LeftyF2003

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I have a classic '57 in the neck that I initially found too wooly. I removed the pickup cover, lowered the pickup and raised the pole pieces until I got something I was happy with, I.E. something resembling a vintage PAF. Having changed to 50s wiring I find I can roll off the tone a bit to get a warmer tone if I'm going for a jazz sound, or leave it wide open for a clear bluesey tone. Folks don't I think realize how much of a difference there is when you spend the time to get the height and pole piece settings dialed in. A bit of trial and error and you can liven up most pickups just with a few adjustments.
 
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Liam

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I have a classic '57 in the neck that I initially found too wooly. I removed the pickup cover, lowered the pickup and raised the pole pieces until I got something I was happy with, I.E. something resembling a vintage PAF. <snip>
This, but remembering vintage PAFs vary a bit. Some can still be impossibly dark in the neck position.

Get the neck pickup sounding as clear as you can, by whatever means you can, with volume and tone rolled off a bit. (Includes dialling the amp in for the neck pickup and ignoring other settings temporarily). Everything else sorts itself out pretty easily after.

Can still remember halting a rehearsal to remove the cover from a 490R back in the early 1990s. When I equipped the same guitar with 57 Classics the covers came off before I even got to the rehearsal studio, and I took along a flat blade screwdriver to adjust pole heights.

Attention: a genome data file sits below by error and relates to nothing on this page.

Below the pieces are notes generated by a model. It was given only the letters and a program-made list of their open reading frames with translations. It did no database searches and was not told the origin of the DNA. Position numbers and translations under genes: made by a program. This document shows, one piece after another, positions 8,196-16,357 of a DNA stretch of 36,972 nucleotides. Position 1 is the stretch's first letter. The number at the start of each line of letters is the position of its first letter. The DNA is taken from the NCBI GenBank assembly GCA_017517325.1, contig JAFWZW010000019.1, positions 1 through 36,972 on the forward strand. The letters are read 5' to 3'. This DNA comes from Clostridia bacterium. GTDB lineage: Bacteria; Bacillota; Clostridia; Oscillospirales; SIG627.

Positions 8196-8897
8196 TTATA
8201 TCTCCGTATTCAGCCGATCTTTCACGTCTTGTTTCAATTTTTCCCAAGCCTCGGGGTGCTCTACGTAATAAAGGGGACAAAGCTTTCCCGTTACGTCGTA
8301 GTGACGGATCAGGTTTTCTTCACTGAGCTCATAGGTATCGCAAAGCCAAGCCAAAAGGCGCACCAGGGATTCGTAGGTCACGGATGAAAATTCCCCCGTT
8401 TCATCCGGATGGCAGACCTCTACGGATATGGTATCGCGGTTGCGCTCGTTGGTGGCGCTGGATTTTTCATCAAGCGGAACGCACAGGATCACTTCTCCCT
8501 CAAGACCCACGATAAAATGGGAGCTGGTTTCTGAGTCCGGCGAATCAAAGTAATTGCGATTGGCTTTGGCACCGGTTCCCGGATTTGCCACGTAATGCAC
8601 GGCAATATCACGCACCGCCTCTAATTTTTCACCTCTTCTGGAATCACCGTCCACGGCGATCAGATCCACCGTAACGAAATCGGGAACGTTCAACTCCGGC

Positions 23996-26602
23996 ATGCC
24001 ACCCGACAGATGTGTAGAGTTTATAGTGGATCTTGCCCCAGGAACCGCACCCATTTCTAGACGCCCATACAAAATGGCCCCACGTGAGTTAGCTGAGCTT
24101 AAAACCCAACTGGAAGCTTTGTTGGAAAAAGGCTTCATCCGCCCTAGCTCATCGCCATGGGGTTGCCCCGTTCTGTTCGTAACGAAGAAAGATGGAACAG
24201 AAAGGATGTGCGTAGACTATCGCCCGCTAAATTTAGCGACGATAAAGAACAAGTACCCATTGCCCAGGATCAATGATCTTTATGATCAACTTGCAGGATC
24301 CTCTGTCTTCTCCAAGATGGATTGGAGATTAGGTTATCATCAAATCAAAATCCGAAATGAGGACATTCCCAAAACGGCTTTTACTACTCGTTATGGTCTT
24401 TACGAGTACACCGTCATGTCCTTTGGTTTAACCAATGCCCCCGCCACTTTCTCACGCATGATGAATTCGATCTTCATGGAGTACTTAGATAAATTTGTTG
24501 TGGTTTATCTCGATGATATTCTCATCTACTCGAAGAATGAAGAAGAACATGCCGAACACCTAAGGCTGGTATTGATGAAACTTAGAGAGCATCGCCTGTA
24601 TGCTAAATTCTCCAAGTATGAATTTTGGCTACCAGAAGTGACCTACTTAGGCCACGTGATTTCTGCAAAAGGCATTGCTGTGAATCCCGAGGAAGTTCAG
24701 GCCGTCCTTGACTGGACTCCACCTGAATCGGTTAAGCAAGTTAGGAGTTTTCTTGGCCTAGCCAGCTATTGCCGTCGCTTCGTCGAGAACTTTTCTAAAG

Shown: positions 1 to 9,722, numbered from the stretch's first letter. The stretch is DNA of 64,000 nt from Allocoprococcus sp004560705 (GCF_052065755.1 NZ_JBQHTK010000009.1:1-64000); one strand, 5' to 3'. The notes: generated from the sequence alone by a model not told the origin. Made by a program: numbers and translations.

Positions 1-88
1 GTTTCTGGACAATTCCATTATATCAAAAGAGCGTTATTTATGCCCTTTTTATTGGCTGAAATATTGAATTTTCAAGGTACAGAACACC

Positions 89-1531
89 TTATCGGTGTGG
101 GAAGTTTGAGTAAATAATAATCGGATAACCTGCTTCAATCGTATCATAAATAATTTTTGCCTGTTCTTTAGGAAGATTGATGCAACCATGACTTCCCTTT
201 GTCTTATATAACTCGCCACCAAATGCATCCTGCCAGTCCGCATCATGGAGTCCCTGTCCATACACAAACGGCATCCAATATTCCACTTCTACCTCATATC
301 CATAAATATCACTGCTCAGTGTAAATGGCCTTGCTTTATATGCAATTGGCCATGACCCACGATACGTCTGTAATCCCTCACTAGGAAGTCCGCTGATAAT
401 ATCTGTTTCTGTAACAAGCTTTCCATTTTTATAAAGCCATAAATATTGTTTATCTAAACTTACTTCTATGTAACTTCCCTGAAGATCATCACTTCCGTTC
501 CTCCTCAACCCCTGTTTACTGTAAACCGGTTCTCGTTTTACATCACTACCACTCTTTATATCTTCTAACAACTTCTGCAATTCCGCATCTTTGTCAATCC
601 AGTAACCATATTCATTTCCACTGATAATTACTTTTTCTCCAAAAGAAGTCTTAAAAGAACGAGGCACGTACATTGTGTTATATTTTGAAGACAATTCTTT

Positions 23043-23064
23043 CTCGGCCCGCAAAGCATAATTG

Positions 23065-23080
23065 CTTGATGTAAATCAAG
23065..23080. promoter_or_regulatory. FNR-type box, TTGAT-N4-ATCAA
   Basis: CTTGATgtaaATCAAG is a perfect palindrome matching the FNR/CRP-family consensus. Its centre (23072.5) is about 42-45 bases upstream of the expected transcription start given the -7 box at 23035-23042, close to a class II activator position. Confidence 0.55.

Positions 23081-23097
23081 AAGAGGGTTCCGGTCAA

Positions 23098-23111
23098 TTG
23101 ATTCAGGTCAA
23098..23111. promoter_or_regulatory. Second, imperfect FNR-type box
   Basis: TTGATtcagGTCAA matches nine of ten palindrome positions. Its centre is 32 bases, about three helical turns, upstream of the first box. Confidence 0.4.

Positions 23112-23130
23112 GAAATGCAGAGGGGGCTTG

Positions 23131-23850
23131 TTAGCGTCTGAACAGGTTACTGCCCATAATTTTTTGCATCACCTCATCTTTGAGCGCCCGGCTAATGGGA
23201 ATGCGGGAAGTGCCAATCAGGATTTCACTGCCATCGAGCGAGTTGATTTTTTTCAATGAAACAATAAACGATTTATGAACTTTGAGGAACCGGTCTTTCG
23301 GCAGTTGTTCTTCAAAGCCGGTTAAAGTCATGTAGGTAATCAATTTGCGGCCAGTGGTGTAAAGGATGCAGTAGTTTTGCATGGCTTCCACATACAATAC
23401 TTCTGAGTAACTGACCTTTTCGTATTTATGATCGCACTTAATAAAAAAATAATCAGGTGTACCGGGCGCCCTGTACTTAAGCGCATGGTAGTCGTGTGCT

The OTPGs that were very specifically wound for that very same guitar many years later still have covers fitted, but the poles are raised a little on the neck pickup. OTPG also suggested clipping the bottom off the pole screws to brighten a bit more, but he just makes them, and doesn't have to consider the loss in their ludicrously high residual value. :laugh2:

All joking aside, there is at least as much to be had from experimenting with what you already have as there is with changing stuff. For those talking about Seymour Duncan pickups, I never did try a set of Seth Lovers yet, but have been seriously impressed with a few sets of Gibson and Fender SD Antiquities that I have tried. I would probably be trying some different magnets if I had SD Seths, but that doesn't mean I'd end up loving them more (A4 first, A3 second ;) ).

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Classicplayer

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Often wondered about this particular performance whether it was Slash squeezing out that inherent Les Paul neck tone with just a jack'd Marshall, or if there was a pedal in there somewhere; or both. In any event I can just about hear the “makings” of the liquid tone begin on both of my Les Pauls with just enough amp gain and volume when playing up around the 12th fret area on the neck pickup....this without a pedal. I imagine the “right” pedal would complete the picture.